Thursday, November 30, 2017

BiB 4

Romeo & Juliet, William Shakespeare.  The tragedy is that a simple solution--leaving Verona--could have solved the wooing lovers' woes.  Instead, they choose a more elaborate, melodramatic path.
Of course, the play depicts a different time with different customs.  While the state & church, even then, maintained their choke-hold on ruining lives, the depiction of the the two star-crossed lovers' utter stupidity obviously alludes to inbreeding among the nobles.  Call it The Aristocrats!

Love Poems of Ovid, trans. Horace Gregory.  While Peter Green's topnotch translation of The Art of Love is complete & if I understand--which is a big if, admittedly--more accurate, I've enjoyed Gregory's translation ever since I bought this slim volume for maybe half a buck at a used book store back in college. Incomplete, but its selections are enjoyable portions of all the love the law allows.

Candide, Voltaire.  If you can look past the racism, sexism, & anti-Semitism--a Herculean task given their frequency--it's quite a thoughty hoot.  What I find especially surprising is that Tony Orlando was able to translate it into a hit song, though you got to admit it's a catchy tune, the kind that gets stuck in your head like a railroad spike.

It Can't Happen Here, Sinclair Lewis.  Much has been made of this novel since the election of Trump, but the United States has been skating a fine line with fascism long before the current fuckwad took office, as evidenced by the 1935 publication date of Lewis's novel.  In fact, while the founding of the US obviously predates the formation of corporations & corpocracy (fascism), the seed of fascism is inherent in all capitalism.  I'm hardly breaking new ground by saying that this country was founded on racist, sexist, & classist principles to propagate the wealth of its new bourgeois ruling class.  Sometimes Lewis gets it right, as when he suggests that the US decrying Japan's invasion of China wasn't on moral grounds, but because Japan was infringing on American imperialism.  Yet at other times, he misses the mark by a wide margin, as when he seems to cite Andrew Jackson & Woodrow Wilson, among the usual suspects, as model presidents.

Farewell, My Lovely, Raymond Chandler.  I like detectives hard-boiled, & few are harder or boiled-er than Marlowe with his gift for glibness, but the ethnic stereotypes & epithets that pepper the story--I guess it's supposed to make it gritty--rise to Trump-level offensive. To be fair, if Chandler's intent is to show the reader that in 1940, when the book was published, crooked cops serving corrupt politicians in a corrupt & crooked system don't care if a black guy is murdered--well, unfortunately, some things never change.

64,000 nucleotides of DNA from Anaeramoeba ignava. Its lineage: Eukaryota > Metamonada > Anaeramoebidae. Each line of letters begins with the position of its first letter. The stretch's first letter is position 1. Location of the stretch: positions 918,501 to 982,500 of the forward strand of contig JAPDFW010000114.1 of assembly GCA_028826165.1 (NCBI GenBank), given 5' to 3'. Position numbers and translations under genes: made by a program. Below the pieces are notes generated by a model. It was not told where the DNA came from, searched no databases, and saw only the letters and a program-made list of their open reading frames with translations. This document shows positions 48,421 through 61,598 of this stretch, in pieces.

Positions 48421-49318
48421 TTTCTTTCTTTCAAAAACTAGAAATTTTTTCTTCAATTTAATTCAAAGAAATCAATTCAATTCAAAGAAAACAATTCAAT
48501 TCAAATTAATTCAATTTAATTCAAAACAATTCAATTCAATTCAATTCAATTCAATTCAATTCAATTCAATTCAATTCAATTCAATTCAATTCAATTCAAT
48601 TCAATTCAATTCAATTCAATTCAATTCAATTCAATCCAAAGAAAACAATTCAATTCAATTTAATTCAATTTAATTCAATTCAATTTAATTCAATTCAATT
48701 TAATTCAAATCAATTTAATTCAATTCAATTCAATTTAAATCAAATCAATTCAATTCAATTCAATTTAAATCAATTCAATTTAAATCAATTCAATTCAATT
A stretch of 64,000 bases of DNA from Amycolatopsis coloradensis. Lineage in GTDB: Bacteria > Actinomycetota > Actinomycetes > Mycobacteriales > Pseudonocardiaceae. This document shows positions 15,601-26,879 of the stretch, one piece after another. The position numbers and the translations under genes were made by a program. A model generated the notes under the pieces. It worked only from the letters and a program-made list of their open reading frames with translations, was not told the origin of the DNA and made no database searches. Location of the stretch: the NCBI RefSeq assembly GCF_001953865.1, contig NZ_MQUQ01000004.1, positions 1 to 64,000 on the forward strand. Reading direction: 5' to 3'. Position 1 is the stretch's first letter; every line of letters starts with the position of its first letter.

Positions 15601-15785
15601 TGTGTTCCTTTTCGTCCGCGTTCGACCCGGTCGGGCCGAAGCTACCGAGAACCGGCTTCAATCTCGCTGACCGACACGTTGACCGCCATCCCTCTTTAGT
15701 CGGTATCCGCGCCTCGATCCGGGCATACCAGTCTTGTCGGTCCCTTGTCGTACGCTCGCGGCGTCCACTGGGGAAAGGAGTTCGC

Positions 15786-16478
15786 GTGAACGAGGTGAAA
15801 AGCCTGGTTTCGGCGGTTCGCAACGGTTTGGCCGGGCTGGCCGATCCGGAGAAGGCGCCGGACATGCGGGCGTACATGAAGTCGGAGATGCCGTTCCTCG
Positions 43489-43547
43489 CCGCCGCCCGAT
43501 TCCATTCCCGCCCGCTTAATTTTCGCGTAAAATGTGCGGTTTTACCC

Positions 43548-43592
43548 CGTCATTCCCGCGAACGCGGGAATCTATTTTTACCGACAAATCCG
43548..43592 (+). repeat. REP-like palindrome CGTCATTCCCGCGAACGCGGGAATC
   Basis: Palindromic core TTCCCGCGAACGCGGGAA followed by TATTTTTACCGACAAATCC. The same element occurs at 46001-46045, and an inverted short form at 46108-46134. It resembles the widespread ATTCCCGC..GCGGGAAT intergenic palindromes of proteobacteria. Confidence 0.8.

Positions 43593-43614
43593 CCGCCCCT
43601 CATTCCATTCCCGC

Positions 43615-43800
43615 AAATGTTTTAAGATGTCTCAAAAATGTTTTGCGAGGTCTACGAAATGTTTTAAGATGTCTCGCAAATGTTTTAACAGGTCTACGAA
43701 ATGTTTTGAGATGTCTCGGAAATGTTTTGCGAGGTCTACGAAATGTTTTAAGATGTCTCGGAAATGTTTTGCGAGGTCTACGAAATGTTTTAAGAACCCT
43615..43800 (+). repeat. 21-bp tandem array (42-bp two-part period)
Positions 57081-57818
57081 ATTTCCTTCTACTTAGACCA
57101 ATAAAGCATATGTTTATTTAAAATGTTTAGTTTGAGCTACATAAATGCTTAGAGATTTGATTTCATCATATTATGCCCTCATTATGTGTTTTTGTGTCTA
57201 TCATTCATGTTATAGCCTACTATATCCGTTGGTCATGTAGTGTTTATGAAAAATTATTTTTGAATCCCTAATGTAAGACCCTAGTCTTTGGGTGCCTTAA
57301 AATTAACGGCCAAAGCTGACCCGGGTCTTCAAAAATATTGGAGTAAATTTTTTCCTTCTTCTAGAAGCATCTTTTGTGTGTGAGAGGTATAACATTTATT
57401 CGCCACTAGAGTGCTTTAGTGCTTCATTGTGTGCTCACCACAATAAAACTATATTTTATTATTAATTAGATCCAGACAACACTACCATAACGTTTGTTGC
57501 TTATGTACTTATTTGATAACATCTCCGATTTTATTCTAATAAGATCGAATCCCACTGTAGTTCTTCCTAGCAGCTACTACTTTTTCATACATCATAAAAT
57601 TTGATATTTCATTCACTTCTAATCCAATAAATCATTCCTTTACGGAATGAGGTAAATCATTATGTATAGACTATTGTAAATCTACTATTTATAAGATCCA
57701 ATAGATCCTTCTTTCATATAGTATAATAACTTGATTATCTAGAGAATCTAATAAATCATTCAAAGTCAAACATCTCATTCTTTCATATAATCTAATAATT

The Maltese Falcon, Dashiell Hammett.  Once you've seen the movie, it's nigh impossible to read without hearing Bogart, Lorre, Greenstreet & Astor delivering the lines, which is OK, since it's a classic flick & who doesn't like Bogey?  Spade's as hard-boiled as Marlowe, at least on the surface, for Hammett doesn't delve into inner monologues of any characters, which I applaud as a technique, but I enjoy Marlowe's voice--when it's not a sexist, racist rant--in Chandler's stories, so it's hard to say which style I like better for detective fiction.  Certainly, Hammett's third-person limited narration makes for easy adaptation to film, which accounts for the success of The Maltese Falcon & some of the less successful ventures in turning Chandler titles into flicks.

Slaughterhouse Five, Kurt Vonnegut.   Although I'm quick to call Slaughterhouse Five Vonnegut's greatest accomplishment, I'd not read it in probably 30 years, so maybe I was wrong?  No, it really is.

War Is a Racket, Gen. Smedley Butler.  A retired Marine general, Butler presents a plethora of evidence from War World I to support his impassioned claim that war isn't waged because of ideological differences or, as is often bandied about by today's leaders, humanitarian (ha!) concerns, but rather so private individuals can get rich--er, richer--at the expense of taxpayers & the lives of young soldiers & their families.  If you want to end war once & for all, Butler says, enact laws that prevent corporations from profiting from it.  However, he's not naive enough to believe it can be done with what we today call the military industrial complex ensconced in D.C.  Butler's pamphlet is particularly cogent today as America's duopoly pushes for more war & destruction in the name of Bucks Almighty.